Missouri House budget includes $727M for I-44 expansion from Joplin to Rolla



(The Center Square) – House leaders revealed its version of Missouri’s fiscal year 2025 budget before adjourning for spring break, and it includes $727.5 million for expanding I-44.

“That includes a variety of projects from the Joplin area to six lanes all of the way through Springfield and over to Rolla,” House Budget Chairman Cody Smith, R-Carthage, and a candidate for his party’s nomination for treasurer, said during a media briefing on Thursday. “This is a generational investment to rebuild one of the main arteries across our state.”

The appropriation follows $2.8 billion appropriated last year to rebuild and expand I-70 between Kansas City and the western edge of the St. Louis metro area.

House Democrats were surprised to see Smith’s proposal just before spring break as budget committee hearings started in December before the session started.

”It’s unusual for us to see a summary given at a press conference before we’ve even reviewed as a committee,” Budget Committee Ranking Minority Member Peter Merideth, D-St. Louis, said Thursday during a media briefing. “But we’re going to go do that shortly and, obviously, we’ll have a lot more to say once we’ve done that. From the top lines presented … they are talking a lot about how they cut the size of it significantly, but from what I can tell that’s more form than substance.”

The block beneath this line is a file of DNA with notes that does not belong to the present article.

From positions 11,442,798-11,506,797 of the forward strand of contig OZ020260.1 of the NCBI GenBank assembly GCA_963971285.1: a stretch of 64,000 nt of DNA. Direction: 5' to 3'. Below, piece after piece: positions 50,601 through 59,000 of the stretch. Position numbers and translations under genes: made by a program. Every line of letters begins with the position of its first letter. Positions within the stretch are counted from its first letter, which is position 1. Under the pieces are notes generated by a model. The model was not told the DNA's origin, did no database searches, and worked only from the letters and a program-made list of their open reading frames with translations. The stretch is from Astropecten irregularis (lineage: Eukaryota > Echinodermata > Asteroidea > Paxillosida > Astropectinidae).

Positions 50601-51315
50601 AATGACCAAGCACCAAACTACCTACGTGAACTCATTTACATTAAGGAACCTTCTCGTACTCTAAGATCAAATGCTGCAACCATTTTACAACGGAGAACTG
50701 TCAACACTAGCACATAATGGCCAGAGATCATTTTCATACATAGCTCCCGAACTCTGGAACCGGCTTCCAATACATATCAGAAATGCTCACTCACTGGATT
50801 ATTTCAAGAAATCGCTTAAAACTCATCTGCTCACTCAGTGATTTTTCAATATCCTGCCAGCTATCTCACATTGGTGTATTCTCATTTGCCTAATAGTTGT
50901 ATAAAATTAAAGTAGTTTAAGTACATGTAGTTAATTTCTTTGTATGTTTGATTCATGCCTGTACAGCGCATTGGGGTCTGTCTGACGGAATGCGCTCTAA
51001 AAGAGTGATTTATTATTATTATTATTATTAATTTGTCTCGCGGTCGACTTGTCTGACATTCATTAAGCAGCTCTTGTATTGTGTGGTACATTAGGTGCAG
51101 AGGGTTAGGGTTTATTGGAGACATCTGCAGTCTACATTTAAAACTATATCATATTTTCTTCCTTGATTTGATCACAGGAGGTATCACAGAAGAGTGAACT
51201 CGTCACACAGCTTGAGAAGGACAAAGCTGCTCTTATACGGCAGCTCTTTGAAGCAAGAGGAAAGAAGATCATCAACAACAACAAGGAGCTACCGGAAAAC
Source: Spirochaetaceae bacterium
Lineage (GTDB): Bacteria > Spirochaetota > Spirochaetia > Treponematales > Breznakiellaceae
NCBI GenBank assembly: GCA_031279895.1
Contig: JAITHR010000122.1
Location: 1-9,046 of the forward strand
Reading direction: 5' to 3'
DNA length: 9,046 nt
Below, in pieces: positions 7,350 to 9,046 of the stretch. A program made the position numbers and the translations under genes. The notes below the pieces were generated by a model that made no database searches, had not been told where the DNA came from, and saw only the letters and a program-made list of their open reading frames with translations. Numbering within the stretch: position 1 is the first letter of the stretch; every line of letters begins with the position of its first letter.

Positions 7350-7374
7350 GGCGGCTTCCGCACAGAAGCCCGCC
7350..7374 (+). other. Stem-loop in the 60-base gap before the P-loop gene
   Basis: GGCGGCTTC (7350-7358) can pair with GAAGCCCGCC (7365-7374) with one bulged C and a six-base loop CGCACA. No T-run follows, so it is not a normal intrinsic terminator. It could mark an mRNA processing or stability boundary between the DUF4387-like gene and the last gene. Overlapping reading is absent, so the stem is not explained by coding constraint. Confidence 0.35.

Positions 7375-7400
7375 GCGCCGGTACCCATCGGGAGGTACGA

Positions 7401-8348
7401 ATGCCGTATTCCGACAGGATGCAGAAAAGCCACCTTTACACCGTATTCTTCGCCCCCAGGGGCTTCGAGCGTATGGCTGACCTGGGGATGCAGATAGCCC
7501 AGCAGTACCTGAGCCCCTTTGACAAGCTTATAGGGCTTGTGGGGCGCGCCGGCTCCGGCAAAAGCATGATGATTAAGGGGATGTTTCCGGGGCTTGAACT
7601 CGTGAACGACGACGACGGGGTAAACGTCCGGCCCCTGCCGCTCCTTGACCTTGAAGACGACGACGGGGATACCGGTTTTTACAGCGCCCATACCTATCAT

Smith disagreed to the characterization the early start of meetings wasn’t of value.

“We have an approximately $50 billion budget and we don’t want to rush through the process,” Smith said. “We want to be thoughtful about how we craft the budget. And so I feel good about the time that we’ve taken, the amount of hours that we’ve invested in this and I feel really good about the finished product.”

The House proposal is approximately $49.9 billion, less than Republican Gov. Mike Parson’s $52 billion budget proposed during his January State of the State address.

“When the governor made his recommendations earlier this year, we found, ultimately, that he proposed we use the surplus in part to support ongoing revenues and require—essentially balance the budget—that way,” Smith said. “The Missouri House budget brings That ongoing spending back within the range of the revenue estimates. We are prioritizing balancing that budget with our ongoing revenues and with an eye on sustainability going towards the future.”

Smith said the budget prioritizes public safety, transportation and public education.

Other transportation spending includes $100 million for rural and low-volume roads. It allocates a $120.6 million increase to fully fund the education foundation formula for elementary and secondary education and increases school transportation by $14 million. Minimum teacher pay would be increased to $40,000 per year with an allocation of $4 million.

Smith’s budget also includes $8 million to fund the Missouri National Guard and Missouri Highway Patrol deployments to the southern border for the entire fiscal year 2025, which begins July 1.

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